Friday, October 7, 2011

apple galette

Creativity takes over when you have to improvise, you know? When you're set on getting something accomplished, but find that somehow you don't have quite the resources you need, you have to call upon have to explore different ways to get where you're going.

This is kind of how we stumbled on the idea of galette. We had fruit, pie pastry, and ample motivation...but no pie pan. And so we discovered the fabulousness that is galette. It was one of those happy mistakes that turned out well--those are the best kind, aren't they?

 So it sounds fancy, at least I think so, but I've decided that just because the word itself is French. But the reality, and really the charm of galettes, is that they are absolutely the opposite--they are incredibly simple. Rustic, even. Yes, I think that is the perfect word to describe them... 

Rus-tic:  1. Charmingly simple or unsophisticated
              2. Having a simplicity and charm that is considered typical of the countryside.

Hmm..I think I need more rustic in my life. It sounds perfect.  

A galette is somewhere between a pie and a tart...but very free-form and easy. There is no crimping or trimming or smoothing. It's kind of a lazy way to make pie--but still every bit as delicious, and still pretty to look at, I think. Especially since I like rustic things.

Since it's the season of apples and cinnamon, the decision to use them as the filling for this version of my lazy pie was an easy one. And oh my, did it smell wonderful baking.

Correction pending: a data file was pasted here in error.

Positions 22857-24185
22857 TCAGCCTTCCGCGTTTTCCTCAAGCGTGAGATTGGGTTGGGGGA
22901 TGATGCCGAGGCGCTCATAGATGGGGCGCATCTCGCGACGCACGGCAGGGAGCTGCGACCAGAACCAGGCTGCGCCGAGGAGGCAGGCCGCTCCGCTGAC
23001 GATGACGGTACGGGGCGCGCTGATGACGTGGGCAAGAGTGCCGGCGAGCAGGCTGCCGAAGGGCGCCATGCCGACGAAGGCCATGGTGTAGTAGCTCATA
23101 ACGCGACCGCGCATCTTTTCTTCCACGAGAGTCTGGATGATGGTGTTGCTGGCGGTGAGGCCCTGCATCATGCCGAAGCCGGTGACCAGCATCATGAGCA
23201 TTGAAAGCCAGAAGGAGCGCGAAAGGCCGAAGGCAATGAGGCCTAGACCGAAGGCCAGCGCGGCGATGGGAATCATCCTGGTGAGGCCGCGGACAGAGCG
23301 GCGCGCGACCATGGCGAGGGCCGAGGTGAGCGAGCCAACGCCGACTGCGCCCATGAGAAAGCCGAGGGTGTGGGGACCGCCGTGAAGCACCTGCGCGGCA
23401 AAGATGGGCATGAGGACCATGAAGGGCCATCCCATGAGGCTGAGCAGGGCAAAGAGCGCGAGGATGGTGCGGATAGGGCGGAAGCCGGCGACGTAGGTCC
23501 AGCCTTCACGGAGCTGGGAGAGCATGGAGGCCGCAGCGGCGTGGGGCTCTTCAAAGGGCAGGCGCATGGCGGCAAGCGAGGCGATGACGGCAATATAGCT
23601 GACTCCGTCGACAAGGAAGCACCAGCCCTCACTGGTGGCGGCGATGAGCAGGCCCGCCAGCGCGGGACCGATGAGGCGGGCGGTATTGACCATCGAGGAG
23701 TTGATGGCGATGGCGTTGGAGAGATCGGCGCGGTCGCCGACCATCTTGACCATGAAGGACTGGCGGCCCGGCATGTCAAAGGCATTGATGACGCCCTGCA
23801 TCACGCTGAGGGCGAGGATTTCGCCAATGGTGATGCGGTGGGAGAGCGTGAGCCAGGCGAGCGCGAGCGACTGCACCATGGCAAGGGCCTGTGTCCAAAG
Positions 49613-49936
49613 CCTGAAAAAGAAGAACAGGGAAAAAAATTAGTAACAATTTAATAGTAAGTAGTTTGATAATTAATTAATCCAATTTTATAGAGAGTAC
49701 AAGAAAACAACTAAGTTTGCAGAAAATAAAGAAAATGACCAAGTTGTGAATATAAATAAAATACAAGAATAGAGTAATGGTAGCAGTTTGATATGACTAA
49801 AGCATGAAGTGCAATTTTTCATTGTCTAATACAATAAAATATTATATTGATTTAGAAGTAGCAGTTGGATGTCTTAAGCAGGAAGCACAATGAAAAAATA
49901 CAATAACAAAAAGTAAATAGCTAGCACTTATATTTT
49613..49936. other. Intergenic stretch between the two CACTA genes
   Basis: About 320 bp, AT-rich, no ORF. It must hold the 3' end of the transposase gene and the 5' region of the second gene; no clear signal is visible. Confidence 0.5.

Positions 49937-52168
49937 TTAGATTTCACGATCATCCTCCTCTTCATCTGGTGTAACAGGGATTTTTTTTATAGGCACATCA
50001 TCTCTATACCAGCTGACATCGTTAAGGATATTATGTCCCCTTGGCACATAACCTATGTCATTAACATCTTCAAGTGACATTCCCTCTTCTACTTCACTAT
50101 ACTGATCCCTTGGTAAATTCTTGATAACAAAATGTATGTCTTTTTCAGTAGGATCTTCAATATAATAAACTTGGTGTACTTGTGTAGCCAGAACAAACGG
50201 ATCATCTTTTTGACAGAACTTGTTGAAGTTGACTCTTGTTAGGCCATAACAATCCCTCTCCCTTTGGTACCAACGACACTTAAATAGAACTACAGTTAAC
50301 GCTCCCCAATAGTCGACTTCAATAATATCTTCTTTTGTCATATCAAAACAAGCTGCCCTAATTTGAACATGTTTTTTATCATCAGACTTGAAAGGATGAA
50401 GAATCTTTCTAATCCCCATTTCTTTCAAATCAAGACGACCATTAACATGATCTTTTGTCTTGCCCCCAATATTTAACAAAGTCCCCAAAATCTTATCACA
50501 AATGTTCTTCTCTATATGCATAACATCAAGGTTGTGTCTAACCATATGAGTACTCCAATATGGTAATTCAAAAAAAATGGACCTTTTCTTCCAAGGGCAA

Simple Apple Galette

Dough: (you can use this or your favorite recipe for a one-crust pie pastry)
1 cup unbleached all-purpose flour
1/2 teaspoon sugar
1/8 teaspoon salt
6 tablespoons (3/4 stick) unsalted butter, just softened, cut in 1/2-inch pieces
3 1/2 tablespoons chilled water

2 pounds apples (tart, firm, and fresh), peeled, cored (save peels and cores), and sliced
1 teaspoon cinnamon
1/2 teaspoon nutmeg
1/8 teaspoon cloves
2 tablespoons unsalted butter, melted
5 tablespoons sugar
1/2 cup sugar

For Dough:  Mix flour, sugar, and salt in a large bowl; add 2 tablespoons of the butter. Blend in a mixer until dough resembles coarse cornmeal. Add remaining butter; mix until biggest pieces look like large peas.

Dribble in water, stir, then dribble in more, until dough just holds together. Toss with your hands, letting it fall through your fingers, until it’s ropy with some dry patches. If dry patches predominate, add another tablespoon water. Keep tossing until you can roll dough into a ball. Flatten into a 4-inch-thick disk; refrigerate. After at least 30 minutes, remove; let soften so it’s malleable but still cold. Smooth cracks at edges. On a lightly floured surface, roll into a 14-inch circle about 1/8 inch thick. Dust excess flour from both sides, and place on a parchment-lined baking sheet.

To Assemble:  Heat oven to 400°F. (If you have a pizza stone, place it in the center of the rack.)Toss apples with spices and 3 tablespoons sugar. Mound apples on dough in a ring 2 inches from edge. Fold dough up and around the mound of apples, making sure to wrap the filling snugly. Brush melted butter over apples and onto dough edge. Sprinkle the remaining 2 tablespoons sugar over dough edge.
 Bake in center of oven until apples are soft, with browned edges, and crust has caramelized to a dark golden brown (about 45 minutes), making sure to rotate the pan every 15 minutes. Make the glaze while the galette bakes) Remove from oven, and slide off parchment onto cooling rack. Let cool at least 15 minutes.

For Glaze:  Put reserved peels and cores in a large saucepan, along with sugar. Pour in just enough water to cover (not too much water!), simmer for 25 minutes. Strain syrup through cheesecloth. Brush glaze over tart, slice, and serve...probably with really good vanilla ice cream. Keep it simple, right?

 ooh, October is my favorite.